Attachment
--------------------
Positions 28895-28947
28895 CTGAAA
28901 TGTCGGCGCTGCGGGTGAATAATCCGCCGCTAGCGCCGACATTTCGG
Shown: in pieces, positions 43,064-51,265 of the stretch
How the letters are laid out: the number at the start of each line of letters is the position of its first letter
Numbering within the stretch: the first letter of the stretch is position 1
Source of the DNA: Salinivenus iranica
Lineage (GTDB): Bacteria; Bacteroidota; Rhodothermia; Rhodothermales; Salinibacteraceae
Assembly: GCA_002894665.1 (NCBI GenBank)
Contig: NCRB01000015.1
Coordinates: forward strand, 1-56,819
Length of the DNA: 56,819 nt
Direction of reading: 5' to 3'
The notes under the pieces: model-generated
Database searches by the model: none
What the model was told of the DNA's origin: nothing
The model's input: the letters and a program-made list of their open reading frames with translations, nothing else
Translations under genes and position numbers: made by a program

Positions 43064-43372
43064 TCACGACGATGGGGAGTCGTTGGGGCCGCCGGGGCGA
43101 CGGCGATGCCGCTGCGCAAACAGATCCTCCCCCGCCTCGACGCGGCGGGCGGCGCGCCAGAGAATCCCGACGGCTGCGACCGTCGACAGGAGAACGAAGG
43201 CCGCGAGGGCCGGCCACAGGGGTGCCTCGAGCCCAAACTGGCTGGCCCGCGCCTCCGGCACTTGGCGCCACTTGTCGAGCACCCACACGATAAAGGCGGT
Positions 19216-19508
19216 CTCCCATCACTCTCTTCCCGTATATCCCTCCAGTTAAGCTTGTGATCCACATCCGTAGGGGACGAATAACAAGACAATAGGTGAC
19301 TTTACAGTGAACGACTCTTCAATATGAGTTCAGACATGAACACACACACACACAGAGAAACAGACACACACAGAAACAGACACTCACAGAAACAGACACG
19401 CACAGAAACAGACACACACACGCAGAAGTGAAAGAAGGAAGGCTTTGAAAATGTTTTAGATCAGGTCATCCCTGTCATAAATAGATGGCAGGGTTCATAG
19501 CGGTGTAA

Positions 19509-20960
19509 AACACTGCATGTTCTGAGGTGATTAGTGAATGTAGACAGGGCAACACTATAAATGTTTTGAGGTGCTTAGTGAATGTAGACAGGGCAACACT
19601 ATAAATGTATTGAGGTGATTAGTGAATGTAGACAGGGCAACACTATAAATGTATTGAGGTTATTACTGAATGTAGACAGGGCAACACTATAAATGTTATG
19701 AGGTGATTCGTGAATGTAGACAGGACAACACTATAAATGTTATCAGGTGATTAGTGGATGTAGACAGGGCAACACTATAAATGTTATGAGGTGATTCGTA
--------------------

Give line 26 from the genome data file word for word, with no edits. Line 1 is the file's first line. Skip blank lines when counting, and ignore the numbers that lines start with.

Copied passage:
19401 CACAGAAACAGACACACACACGCAGAAGTGAAAGAAGGAAGGCTTTGAAAATGTTTTAGATCAGGTCATCCCTGTCATAAATAGATGGCAGGGTTCATAG